TALLAHASSEE, Fla. (WCTV) – The Tallassee Police Department is working to improve how officers respond to people with mental health issues.
The Citizens Police Review Board has issued several recommendations on how to respond to calls when someone is in a mental health crisis.
A few of them are small language changes, but the biggest change would require that if police are at a crime scene and they suspect someone is having a mental health crisis, they should call an officer who has been trained in crisis intervention.
This change was not accepted by TPD.
“We don’t want the policy to say you have to wait for a CIT-trained officer when a crime is in progress and we need the officer to respond immediately,” TPD Chief Lawrence Revell said.
Revell said that recommendation was unrealistic.
Instead, he proposed a different change: commit to training 100% of sworn TPD officers in crisis response.
The training, also called CIT, is designed to teach officers how best to respond to people struggling with mental illness.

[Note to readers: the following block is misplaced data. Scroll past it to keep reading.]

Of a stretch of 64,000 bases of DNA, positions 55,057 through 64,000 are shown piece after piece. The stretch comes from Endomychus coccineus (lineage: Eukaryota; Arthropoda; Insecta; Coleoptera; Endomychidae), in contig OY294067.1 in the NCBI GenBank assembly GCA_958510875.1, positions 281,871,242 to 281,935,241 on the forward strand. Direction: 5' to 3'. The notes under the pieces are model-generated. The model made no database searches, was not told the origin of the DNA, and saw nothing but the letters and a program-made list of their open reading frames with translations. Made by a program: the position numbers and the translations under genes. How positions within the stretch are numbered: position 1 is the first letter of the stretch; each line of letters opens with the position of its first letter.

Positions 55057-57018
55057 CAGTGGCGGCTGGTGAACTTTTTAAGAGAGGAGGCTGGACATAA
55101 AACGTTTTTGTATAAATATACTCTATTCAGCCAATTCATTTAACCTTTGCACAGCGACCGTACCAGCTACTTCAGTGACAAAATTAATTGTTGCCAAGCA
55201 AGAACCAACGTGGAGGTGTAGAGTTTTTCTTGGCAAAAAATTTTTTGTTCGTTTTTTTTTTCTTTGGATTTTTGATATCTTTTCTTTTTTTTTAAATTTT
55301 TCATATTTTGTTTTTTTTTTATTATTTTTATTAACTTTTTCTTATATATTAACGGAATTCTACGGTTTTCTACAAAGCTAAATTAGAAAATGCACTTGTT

“Ways to calm these situations down, you know, ways to de-escalate,” Revell said.
The Citizens Police Review Board accepted Revell’s suggestion.
Edward Gaines, chairman of the board, said he was happy with the compromise.
“What we will see going forward if there is a mental health crisis is that the officer who responds initially will be CIT trained,” Gaines said. “And I think that’s great news for the community.”
The city also has Mental Health Crisis Teams, which can act as first responders in non-violent situations where the police are not needed.
“If it’s better for this situation that the police don’t go there, then that’s what we want to happen,” Revell said. “We don’t want the police responding to every crisis if there are people better trained and better suited to deal with those situations.”
Gaines said he hopes continued dialogue around TPD’s mental health policies will help improve trust between police and the community.
“The goal is to continue to grow and operate with the best interests of the community in mind,” Gaines said.
Revell estimates that about half of its officers are currently trained at CIT.
A TPD spokesperson could not give a definitive timetable for when that number would reach 100%, but said it could take several years.
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